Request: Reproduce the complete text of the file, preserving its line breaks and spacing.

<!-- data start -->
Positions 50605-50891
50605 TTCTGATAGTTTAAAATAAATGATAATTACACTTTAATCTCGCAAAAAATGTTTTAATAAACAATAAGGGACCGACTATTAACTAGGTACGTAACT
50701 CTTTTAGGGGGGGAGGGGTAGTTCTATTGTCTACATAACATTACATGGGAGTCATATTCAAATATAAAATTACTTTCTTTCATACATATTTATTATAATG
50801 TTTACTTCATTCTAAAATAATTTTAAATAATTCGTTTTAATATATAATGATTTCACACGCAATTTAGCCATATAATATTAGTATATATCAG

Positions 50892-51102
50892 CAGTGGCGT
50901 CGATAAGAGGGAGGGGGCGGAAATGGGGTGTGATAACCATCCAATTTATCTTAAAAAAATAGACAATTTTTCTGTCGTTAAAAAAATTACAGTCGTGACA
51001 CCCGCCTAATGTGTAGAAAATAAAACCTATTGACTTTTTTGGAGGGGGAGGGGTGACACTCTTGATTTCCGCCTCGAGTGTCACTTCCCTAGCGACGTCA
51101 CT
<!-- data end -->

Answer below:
Positions 50605-50891
50605 TTCTGATAGTTTAAAATAAATGATAATTACACTTTAATCTCGCAAAAAATGTTTTAATAAACAATAAGGGACCGACTATTAACTAGGTACGTAACT
50701 CTTTTAGGGGGGGAGGGGTAGTTCTATTGTCTACATAACATTACATGGGAGTCATATTCAAATATAAAATTACTTTCTTTCATACATATTTATTATAATG
50801 TTTACTTCATTCTAAAATAATTTTAAATAATTCGTTTTAATATATAATGATTTCACACGCAATTTAGCCATATAATATTAGTATATATCAG

Positions 50892-51102
50892 CAGTGGCGT
50901 CGATAAGAGGGAGGGGGCGGAAATGGGGTGTGATAACCATCCAATTTATCTTAAAAAAATAGACAATTTTTCTGTCGTTAAAAAAATTACAGTCGTGACA
51001 CCCGCCTAATGTGTAGAAAATAAAACCTATTGACTTTTTTGGAGGGGGAGGGGTGACACTCTTGATTTCCGCCTCGAGTGTCACTTCCCTAGCGACGTCA
51101 CT